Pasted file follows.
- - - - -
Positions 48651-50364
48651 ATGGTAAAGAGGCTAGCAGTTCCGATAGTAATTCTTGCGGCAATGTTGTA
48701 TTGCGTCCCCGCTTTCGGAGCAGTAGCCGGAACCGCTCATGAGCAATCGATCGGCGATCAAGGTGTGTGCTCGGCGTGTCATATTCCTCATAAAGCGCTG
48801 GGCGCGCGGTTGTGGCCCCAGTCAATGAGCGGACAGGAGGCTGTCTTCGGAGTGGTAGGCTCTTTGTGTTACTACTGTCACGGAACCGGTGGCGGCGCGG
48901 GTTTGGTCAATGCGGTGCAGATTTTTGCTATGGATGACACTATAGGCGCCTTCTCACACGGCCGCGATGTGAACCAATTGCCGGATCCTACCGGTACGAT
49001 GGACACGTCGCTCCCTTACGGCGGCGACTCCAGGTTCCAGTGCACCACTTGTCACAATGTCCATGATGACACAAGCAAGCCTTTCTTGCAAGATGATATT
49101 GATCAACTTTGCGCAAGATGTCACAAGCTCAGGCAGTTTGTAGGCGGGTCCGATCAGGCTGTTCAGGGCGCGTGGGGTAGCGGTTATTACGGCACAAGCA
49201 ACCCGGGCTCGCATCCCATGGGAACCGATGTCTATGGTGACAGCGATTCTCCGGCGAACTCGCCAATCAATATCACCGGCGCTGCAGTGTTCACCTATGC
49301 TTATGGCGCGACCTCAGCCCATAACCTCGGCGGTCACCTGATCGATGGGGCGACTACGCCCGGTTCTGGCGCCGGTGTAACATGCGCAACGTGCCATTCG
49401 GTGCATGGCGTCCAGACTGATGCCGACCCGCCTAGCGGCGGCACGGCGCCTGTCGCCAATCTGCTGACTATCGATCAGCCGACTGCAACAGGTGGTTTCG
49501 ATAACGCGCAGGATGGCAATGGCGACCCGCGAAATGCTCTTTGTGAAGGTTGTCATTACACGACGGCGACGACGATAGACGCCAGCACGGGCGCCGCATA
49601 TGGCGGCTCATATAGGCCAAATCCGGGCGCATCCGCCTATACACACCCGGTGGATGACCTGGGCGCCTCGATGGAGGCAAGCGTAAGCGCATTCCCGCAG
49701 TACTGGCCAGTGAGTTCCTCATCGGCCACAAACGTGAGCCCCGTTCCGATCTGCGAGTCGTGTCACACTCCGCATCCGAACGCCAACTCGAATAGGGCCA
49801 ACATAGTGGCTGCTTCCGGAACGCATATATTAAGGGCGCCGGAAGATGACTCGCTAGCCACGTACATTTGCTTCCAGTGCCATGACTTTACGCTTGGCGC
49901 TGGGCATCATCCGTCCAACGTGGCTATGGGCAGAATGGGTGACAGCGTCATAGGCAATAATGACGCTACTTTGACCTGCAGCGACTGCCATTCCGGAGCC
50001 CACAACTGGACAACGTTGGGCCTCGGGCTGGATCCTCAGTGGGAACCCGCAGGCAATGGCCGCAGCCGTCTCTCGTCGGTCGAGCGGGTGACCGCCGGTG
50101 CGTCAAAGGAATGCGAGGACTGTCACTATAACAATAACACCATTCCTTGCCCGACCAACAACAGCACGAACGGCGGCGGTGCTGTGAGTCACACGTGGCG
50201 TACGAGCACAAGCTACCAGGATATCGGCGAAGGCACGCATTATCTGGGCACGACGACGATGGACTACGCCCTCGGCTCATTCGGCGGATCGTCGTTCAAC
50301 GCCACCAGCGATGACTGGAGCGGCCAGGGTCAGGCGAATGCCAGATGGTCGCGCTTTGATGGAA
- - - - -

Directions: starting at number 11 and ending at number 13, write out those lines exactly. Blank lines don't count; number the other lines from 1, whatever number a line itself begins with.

49501 ATAACGCGCAGGATGGCAATGGCGACCCGCGAAATGCTCTTTGTGAAGGTTGTCATTACACGACGGCGACGACGATAGACGCCAGCACGGGCGCCGCATA
49601 TGGCGGCTCATATAGGCCAAATCCGGGCGCATCCGCCTATACACACCCGGTGGATGACCTGGGCGCCTCGATGGAGGCAAGCGTAAGCGCATTCCCGCAG
49701 TACTGGCCAGTGAGTTCCTCATCGGCCACAAACGTGAGCCCCGTTCCGATCTGCGAGTCGTGTCACACTCCGCATCCGAACGCCAACTCGAATAGGGCCA